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Exit visa imminent?

T'wolves, Garnett may both benefit from trade

Posted: Monday November 21, 2005 1:24PM; Updated: Monday November 21, 2005 3:19PM
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Kevin Garnett's criticism of T'wolves boss Kevin McHale on national TV seems as if it carried a deeper, unspoken message.
Kevin Garnett's criticism of T'wolves boss Kevin McHale on national TV seems as if it carried a deeper, unspoken message.
David Sherman/NBAE via Getty Images
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Losing changes a man. (I'm talking the "universal man" here, i.e. women, too; so forget those "you-sexist-hog" letters.) It challenges his notions of the rewards of hard work, sacrifice, discipline and excellence.

Losing creeps into his stomach and curls his shoulders. It makes his bones ache.

Losing makes a man do things he otherwise would not. What he once thought to be wrong suddenly doesn't seem so.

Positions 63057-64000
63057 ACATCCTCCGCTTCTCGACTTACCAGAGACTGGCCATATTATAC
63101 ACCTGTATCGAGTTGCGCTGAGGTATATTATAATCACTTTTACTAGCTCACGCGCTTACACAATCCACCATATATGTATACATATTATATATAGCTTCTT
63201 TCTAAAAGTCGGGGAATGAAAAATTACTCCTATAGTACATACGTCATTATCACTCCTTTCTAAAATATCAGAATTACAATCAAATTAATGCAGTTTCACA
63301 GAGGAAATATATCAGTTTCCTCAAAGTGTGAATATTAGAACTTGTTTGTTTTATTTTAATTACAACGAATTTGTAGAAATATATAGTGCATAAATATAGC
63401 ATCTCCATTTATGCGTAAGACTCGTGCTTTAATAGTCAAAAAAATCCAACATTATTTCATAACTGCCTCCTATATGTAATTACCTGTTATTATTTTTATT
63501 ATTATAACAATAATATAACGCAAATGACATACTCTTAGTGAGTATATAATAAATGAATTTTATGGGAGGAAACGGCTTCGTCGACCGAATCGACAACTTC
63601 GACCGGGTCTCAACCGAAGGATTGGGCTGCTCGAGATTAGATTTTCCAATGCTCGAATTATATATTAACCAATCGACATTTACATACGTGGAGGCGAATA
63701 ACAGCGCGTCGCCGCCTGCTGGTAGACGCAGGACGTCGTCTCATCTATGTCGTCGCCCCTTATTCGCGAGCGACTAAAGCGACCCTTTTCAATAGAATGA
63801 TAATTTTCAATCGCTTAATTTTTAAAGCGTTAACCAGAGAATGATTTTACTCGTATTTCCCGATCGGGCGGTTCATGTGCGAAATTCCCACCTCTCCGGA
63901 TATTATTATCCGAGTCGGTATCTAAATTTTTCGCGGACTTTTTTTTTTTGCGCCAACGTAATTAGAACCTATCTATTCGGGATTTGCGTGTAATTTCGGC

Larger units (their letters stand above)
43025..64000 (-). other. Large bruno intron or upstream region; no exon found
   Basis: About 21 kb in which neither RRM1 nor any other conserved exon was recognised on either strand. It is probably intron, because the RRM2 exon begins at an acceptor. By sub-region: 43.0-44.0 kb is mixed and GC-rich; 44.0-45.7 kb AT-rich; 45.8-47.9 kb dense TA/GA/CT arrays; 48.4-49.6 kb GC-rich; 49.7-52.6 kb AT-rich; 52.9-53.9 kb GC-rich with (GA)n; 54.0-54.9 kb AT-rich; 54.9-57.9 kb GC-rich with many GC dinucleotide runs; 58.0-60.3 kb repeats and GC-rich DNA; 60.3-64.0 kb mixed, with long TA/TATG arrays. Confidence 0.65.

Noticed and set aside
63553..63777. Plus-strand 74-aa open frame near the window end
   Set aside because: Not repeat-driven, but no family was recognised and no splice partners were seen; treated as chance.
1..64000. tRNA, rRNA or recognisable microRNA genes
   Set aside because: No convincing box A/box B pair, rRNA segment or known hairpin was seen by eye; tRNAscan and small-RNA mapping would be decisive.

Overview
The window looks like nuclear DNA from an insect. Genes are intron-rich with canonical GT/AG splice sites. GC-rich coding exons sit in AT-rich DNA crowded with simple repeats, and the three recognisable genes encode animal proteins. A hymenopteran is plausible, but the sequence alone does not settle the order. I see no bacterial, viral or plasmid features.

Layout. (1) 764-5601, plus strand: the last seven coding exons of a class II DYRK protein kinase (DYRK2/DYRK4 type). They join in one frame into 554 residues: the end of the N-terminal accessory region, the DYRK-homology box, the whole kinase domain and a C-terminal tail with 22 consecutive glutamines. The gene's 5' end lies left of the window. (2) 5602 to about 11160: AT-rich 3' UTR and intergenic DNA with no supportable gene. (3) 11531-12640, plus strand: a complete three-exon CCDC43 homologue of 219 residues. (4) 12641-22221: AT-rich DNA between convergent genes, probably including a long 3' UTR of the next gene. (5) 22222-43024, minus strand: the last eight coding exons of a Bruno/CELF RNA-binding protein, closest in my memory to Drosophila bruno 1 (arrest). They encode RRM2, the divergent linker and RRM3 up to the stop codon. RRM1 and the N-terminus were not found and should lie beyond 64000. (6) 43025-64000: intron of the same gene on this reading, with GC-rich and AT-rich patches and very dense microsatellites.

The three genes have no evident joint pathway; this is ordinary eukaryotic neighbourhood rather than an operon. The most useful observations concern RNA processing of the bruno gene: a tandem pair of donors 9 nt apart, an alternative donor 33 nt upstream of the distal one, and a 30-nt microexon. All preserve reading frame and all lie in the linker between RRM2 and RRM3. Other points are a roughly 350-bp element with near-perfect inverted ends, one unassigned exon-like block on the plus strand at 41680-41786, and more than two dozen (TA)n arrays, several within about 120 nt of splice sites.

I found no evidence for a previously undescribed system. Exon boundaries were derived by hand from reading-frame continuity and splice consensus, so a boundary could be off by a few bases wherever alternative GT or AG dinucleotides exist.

Losing messes with a man's brain. It causes him to doubt, to wonder whether he's who he thought he was.

In short, losing sucks.

Losing is why Kevin Garnett, one of sports' true pros, lost it a bit last week.

It's why the 6-foot-11, every-season All-Star and former MVP now in his 11th season (yes, 11) called out his boss' boss -- Minnesota Timberwolves VP/legend Kevin McHale -- on national TV last week. It's why he told Cheryl Miller the team exec had botched contract negotiations with former teammates Sam Cassell and Latrell (Feedin' His Family) Sprewell, and that McHale really wanted to coach but "didn't want the responsibility" to "manage those egos."

Losing lingers. The Timberwolves aren't exactly the hounds of the nascent NBA season. They're 5-4, good enough for first place in their division. But the wound that was last season -- when the team, one year after reaching the Western Conference finals, failed to make the playoffs for the first time since Garnett's rookie season -- clearly have not healed.

Garnett's words were not uncharacteristic; he'd expressed those same sentiments to McHale and team owner Glen Taylor. That he chose to convey them clearly, succinctly and emphatically to a national television audience was a bit out of the box for him. And that spoke volumes.

Play the tape backwards and you just might hear Garnett say, "It's on." And perhaps even: "I'm out."

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